The unknown fate of macroplastic in mountain rivers

This is a Preprint and has not been peer reviewed. The published version of this Preprint is available: https://doi.org/10.1016/j.scitotenv.2022.161224. This is version 3 of this Preprint.

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Authors

Maciej Liro, Tim van Emmerik , Anna Zielonka, Florin Constantin Mihai, Luca Gallitelli

Abstract

Mountain rivers are typically seen as relatively pristine ecosystems, supporting numerous goods (e.g., water resources) for human populations living not only in the mountain regions but also downstream from them. Recent evidence suggests, however, that mountain river valleys in populated areas can be substantially polluted by macroplastic (plastic item > 5 mm). It is, however, unknown how distinct characteristics of mountain rivers modulate macroplastic routes through them, which makes planning effective mitigation strategies difficult. To stimulate future works on this gap, here, we present a conceptual model of macroplastic transport pathways through mountain river. Based on this model, we formulate four hypotheses on macroplastic input, transport and degradation in mountain rivers. Then, we propose designs of field experiments that allow each hypothesis to be tested. We hypothesize that some natural characteristics of mountain river catchments (e.g., steep valley slopes, mass movements occurence) can accelerate the input of improperly disposed macroplastic waste from the slope to the river. Further, we hypothesize that specific hydromorphological characteristics of mountain rivers (e.g., high flow velocity) accelerate the downstream transport rate of macroplastic and, together with the presence of shallow water and coarse bed sediments, can accelerate mechanical degradation of macroplastic in river channels, accelerating secondary microplastic production. The above suggests that mountain rivers in populated areas can act as microplastic factories, which are able to produce more microplastic from the same amount of macroplastic waste inputted into them (in comparison to lowland rivers that have a different hydromorphology). The produced risks can not only affect mountain rivers but can also be transported downstream. The challenge for the future is how to manage the hypothesized risks, especially in mountain areas particularly exposed to plastic pollution due to waste management deficiencies, high tourism pressure, poor ecological awareness of the population and lack of uniform regional and global regulations for the problem.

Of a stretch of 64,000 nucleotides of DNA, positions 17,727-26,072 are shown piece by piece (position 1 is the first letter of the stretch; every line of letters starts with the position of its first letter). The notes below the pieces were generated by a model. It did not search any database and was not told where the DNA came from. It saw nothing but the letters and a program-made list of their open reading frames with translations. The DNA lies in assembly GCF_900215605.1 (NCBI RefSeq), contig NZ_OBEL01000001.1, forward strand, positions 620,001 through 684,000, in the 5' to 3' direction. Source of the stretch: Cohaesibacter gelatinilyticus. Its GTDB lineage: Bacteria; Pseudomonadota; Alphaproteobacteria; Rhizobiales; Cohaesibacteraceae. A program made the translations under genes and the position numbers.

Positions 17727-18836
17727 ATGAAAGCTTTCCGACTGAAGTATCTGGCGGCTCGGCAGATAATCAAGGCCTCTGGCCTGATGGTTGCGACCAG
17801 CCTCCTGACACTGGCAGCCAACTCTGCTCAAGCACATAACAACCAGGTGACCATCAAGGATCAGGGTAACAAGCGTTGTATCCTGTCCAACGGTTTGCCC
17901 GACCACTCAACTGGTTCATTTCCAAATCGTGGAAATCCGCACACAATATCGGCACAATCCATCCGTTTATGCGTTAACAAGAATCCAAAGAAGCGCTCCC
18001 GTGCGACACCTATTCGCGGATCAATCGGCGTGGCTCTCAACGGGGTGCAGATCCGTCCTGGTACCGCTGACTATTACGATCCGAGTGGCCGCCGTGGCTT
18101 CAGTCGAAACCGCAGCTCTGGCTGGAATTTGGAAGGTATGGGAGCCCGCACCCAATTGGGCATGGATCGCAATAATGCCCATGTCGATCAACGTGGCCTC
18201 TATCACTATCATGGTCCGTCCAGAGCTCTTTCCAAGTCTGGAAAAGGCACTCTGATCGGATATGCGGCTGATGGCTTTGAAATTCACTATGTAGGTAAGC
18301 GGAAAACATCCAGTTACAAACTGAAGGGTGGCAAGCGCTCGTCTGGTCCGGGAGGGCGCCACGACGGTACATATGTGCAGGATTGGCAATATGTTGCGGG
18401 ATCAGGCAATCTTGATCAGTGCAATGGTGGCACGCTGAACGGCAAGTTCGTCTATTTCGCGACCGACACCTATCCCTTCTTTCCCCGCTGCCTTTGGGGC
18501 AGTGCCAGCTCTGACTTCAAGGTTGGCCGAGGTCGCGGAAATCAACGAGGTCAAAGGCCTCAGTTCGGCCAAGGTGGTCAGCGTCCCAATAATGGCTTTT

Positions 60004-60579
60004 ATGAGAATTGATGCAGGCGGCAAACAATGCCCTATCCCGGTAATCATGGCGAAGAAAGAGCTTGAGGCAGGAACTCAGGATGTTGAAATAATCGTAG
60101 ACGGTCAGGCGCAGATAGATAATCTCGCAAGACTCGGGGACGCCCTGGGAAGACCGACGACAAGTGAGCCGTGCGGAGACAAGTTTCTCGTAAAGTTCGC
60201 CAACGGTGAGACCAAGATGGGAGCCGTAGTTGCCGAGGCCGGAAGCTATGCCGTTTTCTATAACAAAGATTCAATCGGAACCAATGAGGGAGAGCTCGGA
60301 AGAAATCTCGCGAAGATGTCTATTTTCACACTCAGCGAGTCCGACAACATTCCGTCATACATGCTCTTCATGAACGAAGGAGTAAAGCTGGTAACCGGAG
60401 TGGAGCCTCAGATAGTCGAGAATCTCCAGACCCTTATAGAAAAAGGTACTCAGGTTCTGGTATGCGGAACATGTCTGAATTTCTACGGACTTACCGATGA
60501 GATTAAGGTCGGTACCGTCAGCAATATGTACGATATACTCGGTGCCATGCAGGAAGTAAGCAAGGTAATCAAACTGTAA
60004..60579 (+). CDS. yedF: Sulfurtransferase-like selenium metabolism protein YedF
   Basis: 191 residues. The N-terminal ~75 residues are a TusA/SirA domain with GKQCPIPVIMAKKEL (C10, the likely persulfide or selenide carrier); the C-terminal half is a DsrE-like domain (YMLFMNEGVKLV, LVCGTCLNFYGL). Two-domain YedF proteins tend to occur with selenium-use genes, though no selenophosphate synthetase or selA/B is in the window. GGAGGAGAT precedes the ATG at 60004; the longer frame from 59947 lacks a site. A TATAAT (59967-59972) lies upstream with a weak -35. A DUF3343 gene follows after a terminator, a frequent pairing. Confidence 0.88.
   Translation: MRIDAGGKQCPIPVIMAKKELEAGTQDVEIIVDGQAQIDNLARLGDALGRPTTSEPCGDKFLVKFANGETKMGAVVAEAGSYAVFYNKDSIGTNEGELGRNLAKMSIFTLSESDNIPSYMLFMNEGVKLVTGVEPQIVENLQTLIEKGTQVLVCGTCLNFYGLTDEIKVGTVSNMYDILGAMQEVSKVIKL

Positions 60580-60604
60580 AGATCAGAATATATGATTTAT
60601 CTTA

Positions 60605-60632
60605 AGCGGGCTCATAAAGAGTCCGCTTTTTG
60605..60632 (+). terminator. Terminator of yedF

DOI

https://doi.org/10.31223/X5F65D

Subjects

Earth Sciences, Environmental Indicators and Impact Assessment, Environmental Monitoring, Geology, Geomorphology, Hydrology, Life Sciences, Natural Resources and Conservation, Sedimentology, Stratigraphy, Sustainability, Terrestrial and Aquatic Ecology, Water Resource Management

Keywords

plastic fragmentation, macroplastic storage, plastic degradation, secondary microplastic

Dates

Published: 2022-11-09 14:29

Last Updated: 2022-11-15 16:12

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License

CC BY Attribution 4.0 International

Additional Metadata

Conflict of interest statement:
The authors declare that they have no known competing financial interests or personal relationships that could have appeared to influence the work reported in this paper.

Data Availability (Reason not available):
this is perspective work without any specific dataset

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